Pembroke MP Ashfield DeVent yesterday called on Bermudians to stop marching through his back of town constituency — and do something that really makes a difference instead.
Mr. DeVent said marchers are doing nothing to prevent the gun violence which resulted in yet another fatal shooting — 26-year-old James (Junior) Lawes — on his patch on Friday night.
The Progressive Labour Party backbencher told the House of Assembly the only way to end the spiral is to make sure the criminals are caught.
He also called for metal detectors to be put in the Island's two senior schools Berkeley Institute and CedarBridge Academy claiming that children as young as 17 are involved in the gun mayhem.
"I'm not one of those people that believes in marches," said Mr. DeVent during a debate on gun violence in yesterday's Motion to Adjourn.
"If I had a hole in the roof of my house, I don't think it makes any sense marching around the house. You have to get on the roof and fix it.
"Some of those people probably might even march through the area to see how other people normally live. That's an area I represent. I live in the middle of this.
"It's no sense marching. I personally don't want to see any more people marching through my area because it does absolutely nothing.
"You go home and say, 'I did something.' You did absolutely nothing. It's not about marching, not about holding candlelit vigils, it's about catching those criminals. Marches? Marches are not the answer. Do something constructive."
Several marches have taken place in Pembroke since gun trouble reached unprecedented heights shortly before Christmas, including a 'One Community Day' walk through areas including Friswell's Hill and St. Monica's Road in January.
Police Commissioner Michael DeSilva has welcomed such initiatives, saying they show the community is coming together in a united front against violence.
But Mr. DeVent argued many people have been ignoring clear warning signs for many years, despite the fact he has been beating the drum about them in the House of Assembly since 2002.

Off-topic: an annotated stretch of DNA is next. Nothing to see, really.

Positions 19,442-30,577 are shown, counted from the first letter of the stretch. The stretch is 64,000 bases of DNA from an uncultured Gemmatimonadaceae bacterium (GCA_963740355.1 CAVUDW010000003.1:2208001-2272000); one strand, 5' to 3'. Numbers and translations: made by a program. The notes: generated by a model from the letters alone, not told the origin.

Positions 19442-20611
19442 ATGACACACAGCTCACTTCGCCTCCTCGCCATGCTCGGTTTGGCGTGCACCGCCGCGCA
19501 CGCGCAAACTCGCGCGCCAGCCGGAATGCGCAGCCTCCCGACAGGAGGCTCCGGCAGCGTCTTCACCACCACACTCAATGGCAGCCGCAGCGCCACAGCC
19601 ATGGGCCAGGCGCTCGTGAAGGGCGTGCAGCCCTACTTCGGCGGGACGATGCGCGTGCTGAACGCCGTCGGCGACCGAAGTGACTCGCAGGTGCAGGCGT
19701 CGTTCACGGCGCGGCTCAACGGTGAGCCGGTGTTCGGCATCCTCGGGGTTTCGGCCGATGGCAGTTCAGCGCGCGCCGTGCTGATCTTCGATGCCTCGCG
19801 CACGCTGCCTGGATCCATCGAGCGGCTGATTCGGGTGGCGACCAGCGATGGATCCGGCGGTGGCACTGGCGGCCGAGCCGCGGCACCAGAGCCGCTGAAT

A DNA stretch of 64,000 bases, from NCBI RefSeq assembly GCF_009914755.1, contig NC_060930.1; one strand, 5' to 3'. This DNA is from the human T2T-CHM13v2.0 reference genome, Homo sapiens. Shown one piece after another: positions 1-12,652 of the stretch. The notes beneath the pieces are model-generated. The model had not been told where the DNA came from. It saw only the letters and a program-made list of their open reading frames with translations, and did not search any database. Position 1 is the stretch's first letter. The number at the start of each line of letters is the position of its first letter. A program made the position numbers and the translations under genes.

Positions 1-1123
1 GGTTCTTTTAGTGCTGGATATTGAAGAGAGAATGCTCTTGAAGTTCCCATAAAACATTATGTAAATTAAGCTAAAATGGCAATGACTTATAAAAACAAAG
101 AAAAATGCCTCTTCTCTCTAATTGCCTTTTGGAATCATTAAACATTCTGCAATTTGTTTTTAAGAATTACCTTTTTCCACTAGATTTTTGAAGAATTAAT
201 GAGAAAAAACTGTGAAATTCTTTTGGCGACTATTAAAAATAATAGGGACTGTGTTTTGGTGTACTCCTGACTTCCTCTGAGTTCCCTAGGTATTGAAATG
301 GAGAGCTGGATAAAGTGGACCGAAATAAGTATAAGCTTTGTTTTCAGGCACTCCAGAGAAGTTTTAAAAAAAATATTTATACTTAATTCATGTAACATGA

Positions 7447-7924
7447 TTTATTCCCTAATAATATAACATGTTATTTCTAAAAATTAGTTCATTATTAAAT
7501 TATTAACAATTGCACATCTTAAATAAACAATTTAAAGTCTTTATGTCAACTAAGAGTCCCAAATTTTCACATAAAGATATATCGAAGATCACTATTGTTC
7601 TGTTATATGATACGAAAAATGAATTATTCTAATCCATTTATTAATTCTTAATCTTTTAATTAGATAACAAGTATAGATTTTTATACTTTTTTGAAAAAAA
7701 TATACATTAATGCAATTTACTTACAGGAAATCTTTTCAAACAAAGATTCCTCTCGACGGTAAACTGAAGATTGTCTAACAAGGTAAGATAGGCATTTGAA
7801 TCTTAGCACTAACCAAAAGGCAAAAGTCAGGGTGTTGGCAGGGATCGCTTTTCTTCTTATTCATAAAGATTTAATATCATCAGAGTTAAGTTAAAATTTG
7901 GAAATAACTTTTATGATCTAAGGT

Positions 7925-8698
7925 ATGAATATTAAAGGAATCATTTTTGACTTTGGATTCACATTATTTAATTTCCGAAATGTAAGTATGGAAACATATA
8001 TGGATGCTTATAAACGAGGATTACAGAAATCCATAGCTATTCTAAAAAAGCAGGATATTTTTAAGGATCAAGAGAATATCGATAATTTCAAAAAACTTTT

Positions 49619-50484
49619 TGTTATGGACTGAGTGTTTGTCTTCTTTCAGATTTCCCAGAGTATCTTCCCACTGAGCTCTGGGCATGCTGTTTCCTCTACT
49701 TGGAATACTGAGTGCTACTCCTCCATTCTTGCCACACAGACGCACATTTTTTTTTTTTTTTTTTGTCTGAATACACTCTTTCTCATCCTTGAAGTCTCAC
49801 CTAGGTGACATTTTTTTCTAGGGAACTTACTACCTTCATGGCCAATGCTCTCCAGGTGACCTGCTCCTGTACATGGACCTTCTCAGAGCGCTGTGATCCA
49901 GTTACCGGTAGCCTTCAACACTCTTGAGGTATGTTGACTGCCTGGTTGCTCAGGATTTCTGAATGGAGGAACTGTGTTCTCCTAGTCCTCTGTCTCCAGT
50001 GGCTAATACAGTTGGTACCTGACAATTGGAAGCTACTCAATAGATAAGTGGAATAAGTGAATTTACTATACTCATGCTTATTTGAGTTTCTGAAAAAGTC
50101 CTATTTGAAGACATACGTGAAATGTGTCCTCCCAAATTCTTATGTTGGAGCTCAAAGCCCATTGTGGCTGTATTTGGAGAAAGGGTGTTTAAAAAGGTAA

"There are places where somehow we allow certain activities to take place over an extended period of time," he said.
"This is the fruit of what we have allowed to take place. Let's be blunt and honest. We have some young people in this Country right now who have no respect for the value of life."
He said perpetrators have now become so brazen he's heard Friday night's attackers didn't even bother covering their faces.
Mr. Lawes, a father-of-one, was killed as he stood chatting to friends outside Place's Place bar in Mr. DeVent's Pembroke South East constituency; two others were injured in the drive-by shooting.
"What happened on Friday was a crowded area, right outside where any of us could have stepped outside and found ourselves in the middle of it," said the MP.
"That particular stretch of street has activity going on that's irregular since I was so-high. When you allow that to grow and grow and grow, eventually they don't have any respect for law and order."
And he urged Education Minister Elvin James to "seriously consider putting metal detectors in the two senior schools".
"The ages of those people that might be carrying guns are much younger than you might think. Within this next summer I predict we will see an escalation in this violence," he said.
"We are talking about 17-, 18-year-olds in our schools. That's the age of some of the people involved in this activity. Let's stop pretending. We took a long time to admit we really had a gang problem."